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Prime minister David Cameron is on a regional tour Deputy prime minister Nick Clegg and UKIP leader Nigel Farage take part in a debate on Europe The Department of Health makes an announcement on the think autism initiatives Pension... Continue to article
Prime minister David Cameron meets with Singaporean prime minister Lee Hsien Loong in London Pensions minister Steve Webb delivers a statement to the House of Commons on quality workplace pensions Energy minister Michael Fallon speaks... Continue to article
Frank Field said faith leaders were right to send a letter to David Cameron on the Government's welfare failures. "There is certainly a moral case for reducing people's dependency, which... means-tested assistance, because it traps you ... Continue to article
Frank Field said Universal Credit was “morally wrong” and would not be implemented successfully, but warned that the reform raised a challenge for the Labour party too. “It’s morally wrong because we should try to get people to be able t... Continue to article
Frank Field said the dielmma during the design of the upcoming human trafficking bill would be whether or not enslaving or trafficking was the worse crime. "I think one of the central dilemmas in the bill will be, will we get a much clea... Continue to article
The Immigration Bill is due back on Thursday but more interesting than the Mills amendment could be the Dom Raab amendment. This will remove judges’ discretion on the deportation of foreign criminals. It goes further than Theresa May’s o... Continue to article
David Blunkett, Hazel Blears and Frank Field among six former Labour ministers supporting Dominic Raab Immigration amendment ...
Conservative MP David Davis and Labour MP Frank Field have joined forces in a move to unlock capital trapped in social houses where the owner is not able to buy their home, or unable to afford to do so. In a report for the Institute of Public Police Research, Mr Davis and Mr Field say the revenue generated from such a right-to-buy scheme should go towards "improving and expanding Britain's sorely lacking social housing stock".
The Government's poverty adviser has proposed that young people leaving school be forced to take up jobs rather than sign onto the welfare system. Frank Field has suggested that the Government should introduce a compulsory workforce plan to get young people into work, rather than having them claim Jobseekers' Allowance.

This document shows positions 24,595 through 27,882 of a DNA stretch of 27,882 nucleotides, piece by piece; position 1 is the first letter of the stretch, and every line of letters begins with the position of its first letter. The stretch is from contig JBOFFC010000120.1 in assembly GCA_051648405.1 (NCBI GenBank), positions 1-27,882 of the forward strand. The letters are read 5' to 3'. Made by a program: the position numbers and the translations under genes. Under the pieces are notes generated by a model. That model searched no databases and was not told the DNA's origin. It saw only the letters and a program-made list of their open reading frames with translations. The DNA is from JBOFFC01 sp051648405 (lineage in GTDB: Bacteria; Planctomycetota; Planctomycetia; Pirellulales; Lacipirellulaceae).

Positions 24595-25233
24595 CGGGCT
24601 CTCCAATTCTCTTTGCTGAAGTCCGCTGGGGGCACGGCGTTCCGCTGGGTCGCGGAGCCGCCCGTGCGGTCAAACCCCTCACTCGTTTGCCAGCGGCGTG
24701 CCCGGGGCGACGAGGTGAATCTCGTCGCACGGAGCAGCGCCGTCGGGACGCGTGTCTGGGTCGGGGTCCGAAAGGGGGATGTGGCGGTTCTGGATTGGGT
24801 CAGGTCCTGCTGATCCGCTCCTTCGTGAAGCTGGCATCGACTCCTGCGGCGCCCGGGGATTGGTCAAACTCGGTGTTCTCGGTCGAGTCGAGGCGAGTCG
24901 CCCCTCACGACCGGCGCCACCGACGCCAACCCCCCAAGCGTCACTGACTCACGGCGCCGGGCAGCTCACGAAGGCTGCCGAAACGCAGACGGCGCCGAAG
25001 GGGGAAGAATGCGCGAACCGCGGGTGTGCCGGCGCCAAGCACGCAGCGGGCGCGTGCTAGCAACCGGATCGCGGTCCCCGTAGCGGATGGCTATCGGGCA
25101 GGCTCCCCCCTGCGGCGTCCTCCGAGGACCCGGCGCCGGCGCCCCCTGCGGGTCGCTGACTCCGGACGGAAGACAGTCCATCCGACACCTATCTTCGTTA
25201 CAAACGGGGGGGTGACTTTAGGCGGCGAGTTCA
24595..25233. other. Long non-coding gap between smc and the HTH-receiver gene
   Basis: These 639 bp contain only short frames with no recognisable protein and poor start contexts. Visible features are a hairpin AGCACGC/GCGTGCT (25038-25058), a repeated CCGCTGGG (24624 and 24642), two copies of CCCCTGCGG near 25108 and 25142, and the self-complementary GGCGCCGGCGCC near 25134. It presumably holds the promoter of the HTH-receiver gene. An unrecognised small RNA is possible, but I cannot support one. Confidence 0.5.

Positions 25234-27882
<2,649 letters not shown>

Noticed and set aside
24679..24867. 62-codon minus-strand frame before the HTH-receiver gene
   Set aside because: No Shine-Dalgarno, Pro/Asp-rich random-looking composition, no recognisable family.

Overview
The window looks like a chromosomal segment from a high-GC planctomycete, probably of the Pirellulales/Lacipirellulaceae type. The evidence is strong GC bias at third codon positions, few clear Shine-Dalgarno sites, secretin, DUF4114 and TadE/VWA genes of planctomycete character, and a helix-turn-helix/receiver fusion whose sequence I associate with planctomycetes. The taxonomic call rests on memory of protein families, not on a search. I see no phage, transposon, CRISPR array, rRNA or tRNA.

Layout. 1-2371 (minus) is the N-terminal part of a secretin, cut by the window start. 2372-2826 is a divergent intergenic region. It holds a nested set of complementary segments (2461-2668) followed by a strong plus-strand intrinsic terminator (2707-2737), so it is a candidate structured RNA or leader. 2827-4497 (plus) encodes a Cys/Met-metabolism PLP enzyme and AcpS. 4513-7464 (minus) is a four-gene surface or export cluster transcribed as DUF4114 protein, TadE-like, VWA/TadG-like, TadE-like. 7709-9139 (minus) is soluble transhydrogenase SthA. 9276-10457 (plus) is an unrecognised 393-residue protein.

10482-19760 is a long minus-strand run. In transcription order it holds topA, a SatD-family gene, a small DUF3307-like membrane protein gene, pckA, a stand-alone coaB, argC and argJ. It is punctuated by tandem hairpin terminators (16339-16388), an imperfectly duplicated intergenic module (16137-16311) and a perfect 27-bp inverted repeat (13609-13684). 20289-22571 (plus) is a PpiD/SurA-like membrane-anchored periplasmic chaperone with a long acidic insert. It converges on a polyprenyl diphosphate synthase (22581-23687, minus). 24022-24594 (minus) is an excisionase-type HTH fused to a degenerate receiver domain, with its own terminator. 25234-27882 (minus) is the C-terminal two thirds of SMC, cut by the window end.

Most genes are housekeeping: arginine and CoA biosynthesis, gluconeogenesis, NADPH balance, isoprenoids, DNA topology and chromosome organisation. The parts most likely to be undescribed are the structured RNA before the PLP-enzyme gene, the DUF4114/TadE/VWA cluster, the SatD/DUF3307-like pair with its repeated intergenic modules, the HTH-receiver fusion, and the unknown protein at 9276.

The Coalition’s welfare reforms have been criticised for being nowhere near radical enough by former Labour minister Frank Field. Mr Field, who was brought in to advise the Government on tackling child poverty last year, also revealed that 87% of the 400,000 new jobs created since the last election have gone to immigrants.
The right-to-buy scheme should be extended from council tenants to one million families in housing association properties, according to David Davis and Frank Field.
The Conservative and Labour MPs have joined forces to warn David Cameron that his plans to re-inject life into the housing market will fall "well short of the mark".
The Department of Health is considering measures which could strip abortion-providers of the opportunity to counsel women. The plans would see women referred to an independent organisation for counselling, and are backed by Conservative MP Nadine Dorries and Labour’s Frank Field. Charities including the British Pregnancy Advisory Service (BPAS) and Marie Stopes, which presently offer the compulsory counselling, said there is no evidence that the current system is failing and warned that changes would see women wait longer for treatment.
David Cameron has outlined the Government’s plans for welfare reform, saying the changes will deliver "the most ambitious, fundamental and radical changes to the welfare system" since it was created.
Iain Duncan Smith yesterday gave a speech claiming the plans are about "encouraging responsibility... and most importantly making work pay".
The Work and Pensions Secretary confirmed plans to cut housing benefit from the long-term jobless, and said his reforms would lift nearly one million people out of poverty.
A new universal credit, new sanctions for those turning down jobs and a cap on benefits paid to a single family will be among the changes outlined in the Welfare Reform Bill.
Labour MP Frank Field, who last year headed up a report on poverty for the Government, has voiced concerns that problems with IT systems could undermine the welfare reforms. Mr Field said less ambitious projects had been riddled with IT problems, describing it as a "really big worry" for Mr Duncan Smith.
20/02/2014 on Today, BBC Radio 4
19/02/2014 on Sky News
18/02/2014 on World at One, BBC Radio 4
20/01/2014 on Today, BBC Radio 4
06/01/2014 on BBC News
16/12/2013 on BBC News
Summaries and transcripts from TV and radio
24/04/2014 on Channel 4 News
24/04/2014 on Channel 4 News
24/04/2014 on BBC News